I have seen a growing obsession and intolerance to styles among dancers, students of dance and rasika. While stylistic differences are becoming less apparent due to dancers learning from more than one guru, antagonism between dancers who follow different styles does exist and is quite shocking.
I have often heard arguments centered around:-
- geometry vs spontaneity
- measured movements vs fluidity
- individuality vs mass-production
- aesthetics vs authenticity
- tradition vs innovation
- typical vs unpredictable
- dignity vs grace
While personal preferences are but normal, is this total intolerance to others usual too? Have you ever sensed this animosity I am talking about? Blessed is the rasika who is able to appreciate across boundaries???
I just spoke to someone who refused to attend a program because despite the dancer being a ” perfect executioner” ( a term that came from the other end of the phone), he/she hates the style.
“Near and dears” and “not- so near and dears” often express reservations with comments like
” Style too mathematically defined and superficial for my taste!” , ” Abhinaya measured”, ” Total Exhibitionism, self-obsessed “,”filmy”…While a few of these refer to the school/style, a few refer to the individual interpretation of the style too.
While most rasikas define and identify the known styles/panis of Bharathanatyam ( as in kalakshetra, Vazhuvoor, Tanjore, Pandanallur etc etc) I knew a rasika/ critic who had his own classification system. This person never failed to coin terms that caught those destined to sit next to him off-guard! Watching programs with this person was entertaining, educative and upsetting all at once . This person was never ever pleased easily and his verdict was usually pronounced within the first 2 mins of the dancer’s stage presence. Here are a few samples:-
- ” vettu killi tothu kili style” – as in extra tempo
- “karappanpuchi style”- too much hurried movement on stage
- “Chani Mithi”- lack of movement on stage/ too much on the spot movement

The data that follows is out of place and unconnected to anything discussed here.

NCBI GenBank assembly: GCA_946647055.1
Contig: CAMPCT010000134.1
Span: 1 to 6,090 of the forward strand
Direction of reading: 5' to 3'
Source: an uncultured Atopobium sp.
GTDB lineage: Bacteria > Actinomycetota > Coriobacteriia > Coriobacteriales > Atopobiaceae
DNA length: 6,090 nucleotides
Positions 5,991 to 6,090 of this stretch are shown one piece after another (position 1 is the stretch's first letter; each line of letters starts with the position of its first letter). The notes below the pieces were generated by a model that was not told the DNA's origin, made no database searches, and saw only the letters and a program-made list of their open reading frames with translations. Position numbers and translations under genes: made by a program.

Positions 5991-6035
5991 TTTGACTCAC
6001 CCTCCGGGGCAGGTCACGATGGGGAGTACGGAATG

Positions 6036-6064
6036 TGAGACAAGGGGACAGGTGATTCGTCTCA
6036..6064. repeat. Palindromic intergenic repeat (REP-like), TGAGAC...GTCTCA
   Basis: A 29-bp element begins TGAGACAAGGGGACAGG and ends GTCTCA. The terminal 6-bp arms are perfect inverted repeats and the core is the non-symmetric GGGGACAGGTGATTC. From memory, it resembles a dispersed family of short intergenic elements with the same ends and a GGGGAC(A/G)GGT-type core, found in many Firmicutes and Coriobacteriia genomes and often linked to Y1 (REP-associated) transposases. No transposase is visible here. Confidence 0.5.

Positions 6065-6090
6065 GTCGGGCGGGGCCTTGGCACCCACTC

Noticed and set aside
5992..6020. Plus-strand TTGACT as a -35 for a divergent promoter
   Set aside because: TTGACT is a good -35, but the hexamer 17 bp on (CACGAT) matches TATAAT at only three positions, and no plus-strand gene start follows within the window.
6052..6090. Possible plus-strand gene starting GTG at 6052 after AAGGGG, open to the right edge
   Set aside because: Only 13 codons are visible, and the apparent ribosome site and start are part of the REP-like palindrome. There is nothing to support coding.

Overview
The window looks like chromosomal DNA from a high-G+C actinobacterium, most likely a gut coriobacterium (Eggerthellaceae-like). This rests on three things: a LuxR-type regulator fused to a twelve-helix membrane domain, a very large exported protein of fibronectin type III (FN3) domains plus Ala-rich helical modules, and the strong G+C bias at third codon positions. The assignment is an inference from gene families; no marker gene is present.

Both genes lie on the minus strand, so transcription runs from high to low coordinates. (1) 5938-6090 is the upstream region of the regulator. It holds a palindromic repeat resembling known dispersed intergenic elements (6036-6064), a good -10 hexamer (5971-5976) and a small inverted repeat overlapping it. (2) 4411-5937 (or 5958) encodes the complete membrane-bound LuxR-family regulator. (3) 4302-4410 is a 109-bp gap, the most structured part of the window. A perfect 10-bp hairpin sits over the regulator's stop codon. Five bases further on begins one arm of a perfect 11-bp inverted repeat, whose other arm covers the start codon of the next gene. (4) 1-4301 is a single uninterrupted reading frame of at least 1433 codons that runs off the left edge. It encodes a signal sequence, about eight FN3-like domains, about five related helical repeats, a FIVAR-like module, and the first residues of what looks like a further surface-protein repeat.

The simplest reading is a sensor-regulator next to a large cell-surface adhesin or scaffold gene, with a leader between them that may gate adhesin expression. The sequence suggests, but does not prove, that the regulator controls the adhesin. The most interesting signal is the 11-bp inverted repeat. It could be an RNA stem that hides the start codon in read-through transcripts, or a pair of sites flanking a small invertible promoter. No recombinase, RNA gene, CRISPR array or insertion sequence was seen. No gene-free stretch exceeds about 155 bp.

- “kathakalashepam”- very lokadharmi
- “kizha boltu style”- no angasuddha
- “tharasu”- measured to perfection
- “intellectual type”- when more content is delegated to the compere!
- “circus”- you know what
- “photo shoot”- when too many poses were thrown in together
- “key kodutha bommai style”- perfect but lack of internalization
- mezhugu (wax) apple – everything is alright, but lacks soul
- “all in one”- when the dancer learnt from gurus of more than one style
- “garva natyam”- a dancer who always danced with the feeling and knew that she was good
Once he could place the dancer in one of his classes, he would know what to expect. But the ones who were really good made him forget all about his nomenclature and classification. He would remain in his seat for a couple of minutes after the show, soaking up the experience. Finally he would get up and say ” paravalle illa?” (it was ok, wasn’t it?”). He had coined a special feminine gender term for “nattuvanar”- “tattuvaani”!
And then, when a dancers natyarambham during the alarippu was below acceptable standards, he would proclaim ” tham enga vachikkarthu? kitathatta thaiya vachikkarathu!” playing on the phonetics of tham dit tham, kita taka thai. He once pacified an expectant parent who sought approval after his daughter’s performance. Not wanting to displease the father, he offered the following appraisal:
“Nanna key kodutha bomma mathiriye adina pongo! karapampoochi thootudumna ivakitte.. keep it up! Guruvaiyum sollanum parungo. She should take the credit for this!”( She danced like a wound-up toy, speedwise, she could win the cockroaches..keep it up… You need to credit the Guru too!”
All of us friends and cousins had to scurry off hurriedly before we embarrassed ourselves!
This person isn’t with us any more. But his comments and classification system still lives among those of us who were blessed to know this genuine rasika. He enjoyed the goodness everywhere and objectively (within his scope of course) evaluated every performance. We realized that vettukilis , tothu kilis, kizha boltus and mezhugu apples come from all different dance schools and so do the rare gems.